Another must see at Callaway is the Horticulture Center which incorporates five acres of tropical and sub-Mediterranean gardens and greenhouses. It is home to an amazing array of orchids, sedum and succulent plants.
|Mottlecah 'Eucalyptus macrocarpa'|
The Rockwall Conservatory features a dramatic collection of yuccas, agaves and aloes.
The retaining wall was constructed with materials recycled from a former garden, including Georgia fieldstone and chunks of broken concrete salvaged from the old walkways. New black slate was added for contrast in texture and color.
But the most interesting part of the center was learning about one of my favorite fruits....the banana. I eat one every day! It has amazing health benefits packed with minerals and vitamins and is high in fiber. It is also used for a long list of medicinal purposes from curing mosquito bites to helping with morning sickness and a cure for the occasional hangover. (note: one of the quickest ways of curing a hangover is to make a banana milkshake, sweetened with honey. The banana calms the stomach and, with the help of the honey, builds up depleted blood sugar levels, while the milk soothes and re-hydrates your system.)
Banana plants grow at my in-law's farm in Mississippi. Here is a photo taken 4 years ago of my two little monkeys playing in the banana plants. And yes, they really were pretending to be monkeys.
At our walk through of the Horticultural Center we were able to see the banana at its various stages of growth which is something we don't get to see at the farm.
The edible banana grown in the horticultural center is 'Dwarf cavendish' which is native to S.E. Asia and Northern Australia. The banana plant grows to about 15 to 30 feet. We felt dwarfed by its size. People often think of it as a tree but it is actually the world's largest herb! In fact it is the largest plant on earth without a woody stem. Amazing! But why is it an herb and not a tree? Its trunk is not a true one. It is actually many leaves tightly wrapped around a single stem which emerges at the top as the fruit-bearing flower stalk. It dies back after each fruiting and then produces new growth for the next generation of fruit. Remarkably some banana trees continue producing up to one hundred years.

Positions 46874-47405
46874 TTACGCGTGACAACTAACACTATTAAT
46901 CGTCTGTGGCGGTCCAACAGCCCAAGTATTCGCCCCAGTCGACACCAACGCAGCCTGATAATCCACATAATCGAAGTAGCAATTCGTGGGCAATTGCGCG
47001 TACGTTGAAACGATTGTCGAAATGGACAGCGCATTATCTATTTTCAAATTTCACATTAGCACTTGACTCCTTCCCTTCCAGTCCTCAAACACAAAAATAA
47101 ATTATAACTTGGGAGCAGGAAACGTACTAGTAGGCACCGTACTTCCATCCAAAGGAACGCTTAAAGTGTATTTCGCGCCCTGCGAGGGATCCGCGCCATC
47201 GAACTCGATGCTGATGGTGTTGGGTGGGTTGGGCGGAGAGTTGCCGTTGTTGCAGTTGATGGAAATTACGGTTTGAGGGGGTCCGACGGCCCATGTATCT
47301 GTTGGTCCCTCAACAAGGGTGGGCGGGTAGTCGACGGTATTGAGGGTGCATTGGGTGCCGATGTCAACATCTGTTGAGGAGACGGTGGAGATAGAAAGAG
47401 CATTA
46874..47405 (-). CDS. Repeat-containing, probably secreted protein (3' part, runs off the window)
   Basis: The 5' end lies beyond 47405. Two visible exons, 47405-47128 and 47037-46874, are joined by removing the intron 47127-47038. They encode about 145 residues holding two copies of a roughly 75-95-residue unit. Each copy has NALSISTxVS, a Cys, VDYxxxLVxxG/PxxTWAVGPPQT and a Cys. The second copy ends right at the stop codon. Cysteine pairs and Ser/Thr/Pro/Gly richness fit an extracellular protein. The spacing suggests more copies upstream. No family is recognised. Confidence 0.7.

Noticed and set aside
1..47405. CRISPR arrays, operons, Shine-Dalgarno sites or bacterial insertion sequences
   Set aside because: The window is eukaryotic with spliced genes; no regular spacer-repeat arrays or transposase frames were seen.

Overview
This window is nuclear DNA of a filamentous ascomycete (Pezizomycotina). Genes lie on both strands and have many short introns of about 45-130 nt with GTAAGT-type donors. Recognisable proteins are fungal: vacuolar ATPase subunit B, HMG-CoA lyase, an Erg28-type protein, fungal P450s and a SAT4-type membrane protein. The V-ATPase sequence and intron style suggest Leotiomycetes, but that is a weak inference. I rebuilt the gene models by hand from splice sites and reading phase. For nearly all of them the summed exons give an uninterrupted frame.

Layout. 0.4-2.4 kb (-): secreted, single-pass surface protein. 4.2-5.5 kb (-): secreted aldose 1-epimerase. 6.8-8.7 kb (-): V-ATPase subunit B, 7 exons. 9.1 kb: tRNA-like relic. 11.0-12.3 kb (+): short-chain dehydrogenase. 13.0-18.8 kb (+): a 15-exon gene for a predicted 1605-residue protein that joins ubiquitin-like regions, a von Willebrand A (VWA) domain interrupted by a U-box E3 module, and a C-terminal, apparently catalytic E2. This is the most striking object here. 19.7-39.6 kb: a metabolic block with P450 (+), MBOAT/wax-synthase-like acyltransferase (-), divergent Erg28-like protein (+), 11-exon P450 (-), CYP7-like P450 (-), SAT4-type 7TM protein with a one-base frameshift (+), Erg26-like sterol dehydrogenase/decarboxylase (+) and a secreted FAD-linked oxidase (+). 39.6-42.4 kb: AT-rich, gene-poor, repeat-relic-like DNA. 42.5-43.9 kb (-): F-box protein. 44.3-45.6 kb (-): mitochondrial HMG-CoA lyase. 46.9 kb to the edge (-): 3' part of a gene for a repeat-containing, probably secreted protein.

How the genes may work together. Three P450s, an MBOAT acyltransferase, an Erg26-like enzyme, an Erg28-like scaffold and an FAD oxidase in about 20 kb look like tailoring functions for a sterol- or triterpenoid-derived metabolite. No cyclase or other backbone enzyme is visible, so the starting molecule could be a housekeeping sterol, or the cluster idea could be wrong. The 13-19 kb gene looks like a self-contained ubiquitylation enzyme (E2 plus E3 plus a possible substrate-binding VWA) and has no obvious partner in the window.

According to the horticulturalist, bananas possess a unique scientific phenomenon called "negative geotropism." As the little bananas start to develop, they grow downward...as gravity would dictate. Slowly, several "hands" develop vertically and form a partial spiral around the stem. As they take in more and more sunlight, their natural growth hormones bring about a most puzzling phenomenon, and they begin to turn and grow upward. The entire stalk, known as a bunch, takes up to a year for the fruit to ripen enough to be harvested.
The stems are made of layers and layers of leaves that are wrapped around each other. Though quite large and thick, the stems are not strong and woody like most fruit trees and can break under the weight of many bunches of bananas. Here you can see the leaves unfurling, exposing the bananas.
Each hand has about 20 bananas while each bunch will yield about 200 "fingers" or bananas.
The bananas begin to ripen as soon as they are picked. It is important that they are harvested in the green state at just the right time. If harvested too early, they develop a floury pulp instead of a delightfully sweet flavor.
Bananas are a member of the Musaceae family which includes palms, grasses and orchids. Just another reason to love bananas.
My next post will explore the Butterfly Center at Callaway. I hope you will return to see some beautiful flights of fancy.